There are some crucial things to understand about endpoints especially in load balanced applications. Load balancing is done by the Azure load balancer not anything you’ve got internally unless you do some massively complex setup and it probably won’t be supported. The Azure load balancer is not a hardware product; it’s a software load balancer that does things slightly different to traditional load balancers. If you have 2 servers in a load balanced configuration you cannot guarantee that requests will go Server 1, Server 2, Server 1, Server 2, etc. It may well go Server 2, Server 1, Server 2, Server 1, Server 1, Server 1. There is method in there – somewhere!
There’s lots of information on the internet saying it uses round-robin but on my VMs it didn’t and on everyone else’s VMs in Steve Plank’s Windows Azure Camp for the IT Pro it didn’t!
You could, for example, run any software on a Windows Azure VM that you could run on a normal Hyper-V VM guest. SharePoint farm anyone (there’s a template for that)? SQL Server Always-On cluster (there’s a template for that)? Some other random LAMP based application? Just remember to check the licencing! If you run Microsoft operating systems you’ll be able to obtain support from the Azure support team (provided you’ve paid for support – not sure how that works with Software Assurance customers and their “free” incidents) however if you’re running a Linux VM don’t bother calling support. It’s not MS they won’t support it – why would they?
I think the biggest application of Azure IaaS, for me, will be proof-of-concepts. The ability to extend my network and spin up a proof of concept, test it, demo it – all without impacting my production Hyper-V cluster will be invaluable to me. With all the template VMs available in Azure it is quite easy to get concepts going in hours rather than days! The best thing is not to having to worry about the underlying hardware resource (and someone else has done most of the hard work with the SQL installer).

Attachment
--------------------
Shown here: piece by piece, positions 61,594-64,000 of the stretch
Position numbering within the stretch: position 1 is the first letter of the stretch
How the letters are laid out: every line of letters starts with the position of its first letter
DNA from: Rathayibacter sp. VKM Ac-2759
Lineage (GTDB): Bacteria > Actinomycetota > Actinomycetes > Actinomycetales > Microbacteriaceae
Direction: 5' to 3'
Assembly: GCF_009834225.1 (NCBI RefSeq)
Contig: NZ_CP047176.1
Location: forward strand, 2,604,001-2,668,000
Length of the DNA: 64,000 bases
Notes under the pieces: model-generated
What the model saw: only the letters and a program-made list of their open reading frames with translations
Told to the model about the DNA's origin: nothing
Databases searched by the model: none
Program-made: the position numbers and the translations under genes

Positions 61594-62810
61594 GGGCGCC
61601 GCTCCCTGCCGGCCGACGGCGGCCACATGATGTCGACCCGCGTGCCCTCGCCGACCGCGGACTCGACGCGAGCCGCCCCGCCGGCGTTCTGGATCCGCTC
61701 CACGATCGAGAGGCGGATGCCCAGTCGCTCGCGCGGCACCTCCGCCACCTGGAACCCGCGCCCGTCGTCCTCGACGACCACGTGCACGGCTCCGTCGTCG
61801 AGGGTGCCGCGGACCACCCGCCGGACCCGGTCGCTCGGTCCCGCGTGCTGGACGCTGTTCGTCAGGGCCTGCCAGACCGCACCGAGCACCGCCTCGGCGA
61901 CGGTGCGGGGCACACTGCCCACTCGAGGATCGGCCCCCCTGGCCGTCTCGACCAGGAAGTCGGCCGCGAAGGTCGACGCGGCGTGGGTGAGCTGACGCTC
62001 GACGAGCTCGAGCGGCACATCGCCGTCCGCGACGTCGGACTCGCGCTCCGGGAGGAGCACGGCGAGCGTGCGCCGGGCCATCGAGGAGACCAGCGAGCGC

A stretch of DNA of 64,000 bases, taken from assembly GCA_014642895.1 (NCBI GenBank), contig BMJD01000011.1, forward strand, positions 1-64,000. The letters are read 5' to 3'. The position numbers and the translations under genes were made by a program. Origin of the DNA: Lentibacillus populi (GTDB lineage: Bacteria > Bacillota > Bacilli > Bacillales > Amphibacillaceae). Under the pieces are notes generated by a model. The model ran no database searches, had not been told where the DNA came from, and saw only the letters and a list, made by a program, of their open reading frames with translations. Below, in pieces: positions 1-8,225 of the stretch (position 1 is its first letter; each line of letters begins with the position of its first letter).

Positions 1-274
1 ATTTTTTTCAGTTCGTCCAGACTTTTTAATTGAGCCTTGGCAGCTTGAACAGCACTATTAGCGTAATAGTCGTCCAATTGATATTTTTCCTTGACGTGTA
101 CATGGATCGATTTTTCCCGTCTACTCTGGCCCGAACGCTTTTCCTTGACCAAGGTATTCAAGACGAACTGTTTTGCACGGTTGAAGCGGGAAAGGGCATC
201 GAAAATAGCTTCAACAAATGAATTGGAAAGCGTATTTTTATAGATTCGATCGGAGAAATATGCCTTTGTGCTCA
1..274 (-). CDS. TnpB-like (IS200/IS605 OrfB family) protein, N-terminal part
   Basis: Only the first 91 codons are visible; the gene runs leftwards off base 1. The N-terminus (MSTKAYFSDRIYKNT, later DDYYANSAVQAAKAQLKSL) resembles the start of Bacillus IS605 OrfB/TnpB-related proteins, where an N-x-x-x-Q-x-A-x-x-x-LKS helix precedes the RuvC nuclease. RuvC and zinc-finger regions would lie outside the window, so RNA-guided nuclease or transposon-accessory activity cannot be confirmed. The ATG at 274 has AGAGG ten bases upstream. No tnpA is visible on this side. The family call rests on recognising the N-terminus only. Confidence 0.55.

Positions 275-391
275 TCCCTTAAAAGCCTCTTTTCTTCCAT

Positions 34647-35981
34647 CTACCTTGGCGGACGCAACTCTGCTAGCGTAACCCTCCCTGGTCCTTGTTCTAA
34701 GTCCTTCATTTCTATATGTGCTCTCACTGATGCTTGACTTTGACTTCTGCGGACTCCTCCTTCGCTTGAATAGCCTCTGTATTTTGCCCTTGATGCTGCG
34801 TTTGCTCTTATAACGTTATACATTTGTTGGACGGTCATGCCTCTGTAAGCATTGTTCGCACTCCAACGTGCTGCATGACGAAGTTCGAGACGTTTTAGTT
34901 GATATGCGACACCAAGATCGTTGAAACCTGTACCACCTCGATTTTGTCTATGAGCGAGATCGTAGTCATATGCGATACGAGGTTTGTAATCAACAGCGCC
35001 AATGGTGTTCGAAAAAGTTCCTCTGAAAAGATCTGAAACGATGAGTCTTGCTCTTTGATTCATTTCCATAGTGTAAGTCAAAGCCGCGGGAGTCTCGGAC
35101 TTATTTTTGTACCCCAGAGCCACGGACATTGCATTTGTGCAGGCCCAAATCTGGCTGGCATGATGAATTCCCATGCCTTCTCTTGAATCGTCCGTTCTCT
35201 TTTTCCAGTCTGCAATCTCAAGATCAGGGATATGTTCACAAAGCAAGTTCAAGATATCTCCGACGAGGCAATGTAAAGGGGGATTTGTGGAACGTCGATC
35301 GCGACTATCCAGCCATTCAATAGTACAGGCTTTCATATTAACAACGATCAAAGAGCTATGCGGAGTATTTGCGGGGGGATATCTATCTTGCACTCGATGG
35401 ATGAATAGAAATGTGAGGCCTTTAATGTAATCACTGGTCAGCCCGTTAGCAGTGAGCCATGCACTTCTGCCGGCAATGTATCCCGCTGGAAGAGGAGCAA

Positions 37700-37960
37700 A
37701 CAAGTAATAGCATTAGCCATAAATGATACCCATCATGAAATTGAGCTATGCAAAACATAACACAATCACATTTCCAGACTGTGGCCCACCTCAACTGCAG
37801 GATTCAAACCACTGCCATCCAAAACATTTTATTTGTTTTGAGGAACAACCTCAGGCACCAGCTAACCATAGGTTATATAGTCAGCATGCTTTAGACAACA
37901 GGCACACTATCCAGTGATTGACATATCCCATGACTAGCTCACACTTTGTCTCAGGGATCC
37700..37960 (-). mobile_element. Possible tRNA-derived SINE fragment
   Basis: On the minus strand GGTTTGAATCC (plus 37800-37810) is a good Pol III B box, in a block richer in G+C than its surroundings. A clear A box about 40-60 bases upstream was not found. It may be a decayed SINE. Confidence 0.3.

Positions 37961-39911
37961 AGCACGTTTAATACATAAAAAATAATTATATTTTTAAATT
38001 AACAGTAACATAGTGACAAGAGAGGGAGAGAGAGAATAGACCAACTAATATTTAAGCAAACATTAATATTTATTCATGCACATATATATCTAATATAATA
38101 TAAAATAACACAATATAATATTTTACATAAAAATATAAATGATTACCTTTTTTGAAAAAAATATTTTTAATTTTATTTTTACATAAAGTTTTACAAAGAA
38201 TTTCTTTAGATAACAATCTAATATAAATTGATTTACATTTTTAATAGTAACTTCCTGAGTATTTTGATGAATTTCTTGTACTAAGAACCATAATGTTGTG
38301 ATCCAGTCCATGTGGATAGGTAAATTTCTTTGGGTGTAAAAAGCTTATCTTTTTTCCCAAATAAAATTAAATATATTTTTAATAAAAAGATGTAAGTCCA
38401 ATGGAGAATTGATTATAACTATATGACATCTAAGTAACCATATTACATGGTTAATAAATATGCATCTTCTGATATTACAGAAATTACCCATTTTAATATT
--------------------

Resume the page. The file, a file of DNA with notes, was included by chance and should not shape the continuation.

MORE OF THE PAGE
So what’s next on Azure?
Obviously there is no public road map for Azure but there are several features in preview (this doesn’t guarantee they’ll make it to production):
- Point to site vpn – think traditional end user VPN connections from laptops/desktops etc.
- Websites – there are wide variety templates available, for example Word Press, Drupal, MODX
- Mobile Services – backend database for mobile apps
- HDInsight – Hadoop Big Data on Apache
- Backup – native Windows backup to Azure and integration with System Center Data Protection Manager (one feature I am very much looking forward to)
- Hyper-V Recovery Manager – protection for your System Center Virtual Machine Manager private clouds – essentially coordinates hyper-v replicas for you in a more complex fashion
Azure has been around for quite a while now, starting life as a Platform as a Service infrastructure slowly, if somewhat reluctantly, moving into Infrastructure as a Service. It’s going to become extremely important for Microsoft in the near future as it strives to take back ground from Amazon on the IaaS side. It will take time for the new services to mature but once they do (and the pricing drops – I hope) it may well, one-day, completely replace the on-premise data centre just as Microsoft’s Software as a Service offerings, Office 365 in particular, are starting to replace traditional on-premise deployments.